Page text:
Droulers/Tsiionhiakwatha Archaeological Site Interpretation Center
Virtual Museum of Canada

A Human Landscape

PresentationChoosing a good locationVillage lifeLonghouse architecture | Interior layout

Interior layout

Interior layout

View inside a longhouse with its central alley, its structure and entrance door.

Inside a longhouse


The interior of an Iroquoian longhouse was divided lengthwise by a central aisle with a series of hearths down the middle. Each hearth was generally used by two families. The number of hearths usually indicated the number of families living in the longhouse. A longhouse with the average five hearths could thus shelter up to ten families.

On either side of the hearths there were storage pits and sleeping platforms that corresponded to family 'apartments.' Tools, clothing and food like dried fish and corncobs could be stored in the porches or small rooms at the ends of the longhouse and on platforms built beneath the longhouse roof. Firewood could be kept in the end rooms or under the sleeping platforms.





Family life inside a longhouse
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On the Droulers/Tsiionhiakwatha site, longhouse #1 has five hearths and over 15 pits, which could have been used for storing food, discarding ceramic, bone and stone debris or disposing of ashes that built up in the hearths. The limits of the longhouse have been hypothesized on the basis of the alignment of the five hearths, the position of the pits and the spatial distribution of the artifacts associated with the structures.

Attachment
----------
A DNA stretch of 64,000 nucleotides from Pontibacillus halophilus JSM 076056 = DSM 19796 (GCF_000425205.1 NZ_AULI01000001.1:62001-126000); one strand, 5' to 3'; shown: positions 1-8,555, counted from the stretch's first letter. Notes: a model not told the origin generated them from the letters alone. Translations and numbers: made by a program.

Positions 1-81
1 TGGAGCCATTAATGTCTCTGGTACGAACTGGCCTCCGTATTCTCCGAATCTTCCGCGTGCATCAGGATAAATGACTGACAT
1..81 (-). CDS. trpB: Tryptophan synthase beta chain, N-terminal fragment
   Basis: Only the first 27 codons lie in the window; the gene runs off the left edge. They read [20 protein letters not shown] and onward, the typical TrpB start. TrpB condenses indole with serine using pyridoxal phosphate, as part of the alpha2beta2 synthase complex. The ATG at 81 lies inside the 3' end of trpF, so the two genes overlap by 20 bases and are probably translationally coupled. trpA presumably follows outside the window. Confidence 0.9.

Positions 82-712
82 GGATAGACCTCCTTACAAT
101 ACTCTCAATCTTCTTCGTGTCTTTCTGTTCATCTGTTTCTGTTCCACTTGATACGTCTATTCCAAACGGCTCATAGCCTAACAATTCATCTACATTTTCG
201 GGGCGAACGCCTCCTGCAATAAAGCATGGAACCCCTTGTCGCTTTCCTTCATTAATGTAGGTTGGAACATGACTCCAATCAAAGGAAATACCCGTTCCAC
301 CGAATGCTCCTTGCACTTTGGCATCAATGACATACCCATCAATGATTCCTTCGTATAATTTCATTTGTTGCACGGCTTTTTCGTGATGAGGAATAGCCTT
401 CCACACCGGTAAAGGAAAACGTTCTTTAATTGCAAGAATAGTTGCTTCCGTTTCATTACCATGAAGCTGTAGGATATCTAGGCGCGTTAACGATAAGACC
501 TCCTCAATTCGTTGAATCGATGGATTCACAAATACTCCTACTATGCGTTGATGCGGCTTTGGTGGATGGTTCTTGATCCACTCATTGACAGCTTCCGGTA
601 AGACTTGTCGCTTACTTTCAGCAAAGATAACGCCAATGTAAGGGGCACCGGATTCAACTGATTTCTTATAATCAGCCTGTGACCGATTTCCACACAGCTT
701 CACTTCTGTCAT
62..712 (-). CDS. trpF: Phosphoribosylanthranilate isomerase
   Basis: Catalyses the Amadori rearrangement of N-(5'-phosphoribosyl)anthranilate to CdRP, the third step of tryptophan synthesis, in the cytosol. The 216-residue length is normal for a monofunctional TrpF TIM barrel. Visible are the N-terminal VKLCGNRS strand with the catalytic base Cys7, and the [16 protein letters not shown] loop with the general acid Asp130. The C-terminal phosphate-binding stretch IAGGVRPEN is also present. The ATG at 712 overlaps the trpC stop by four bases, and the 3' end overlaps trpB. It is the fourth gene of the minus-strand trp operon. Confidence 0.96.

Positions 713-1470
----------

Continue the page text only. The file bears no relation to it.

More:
The rubbish pits held ashes, broken pottery vessels, the remains of meals and utensils or tools (in bark, hide, cordage, basketry, bone, stone, etc.) that had become unusable. The number of pits and the quantity of ceramic, bone and stone debris they hold gives a good indication of the intensity and duration of the longhouse's occupation.


VIDEO TRANSCRIPT

Family mealtime inside a longhouse

Inside a longhouse, each hearth was shared by two families. The fire, used for warmth and for cooking food, was kept burning day and night.

Father teaching his children, sitting around the fire

Children were taught many things and were quick to develop their autonomy.

Chidren sitting and playing with clay gaming pieces.

They also enjoyed playing numerous games, such as this one that used baked clay gaming pieces somewhat like dice.

Family tucked in for the night near the fire on a sleeping platform.

Sleeping platforms were located on either side of the hearths and constituted family 'apartments,' where parents and children spent the night.

Did you know?

Did you know?


On the Droulers/Tsiionhiakwatha site, the extremely stony soil makes it difficult to find post moulds (traces of postholes), which are normally used by archaeologists to determine the dimensions of a longhouse. The identification and interpretation of structures like hearths, rubbish pits and middens, often located away from the dwelling, has thus been crucial at this site. Determining the position of these structures, knowing the number of hearths and studying the density of the artifacts enables researchers to extrapolate information about a longhouse, including its limits, size and interior layout.

Animal skin stretched over a circular wooden frame for cleaning and drying.

Animal skin stretched out for drying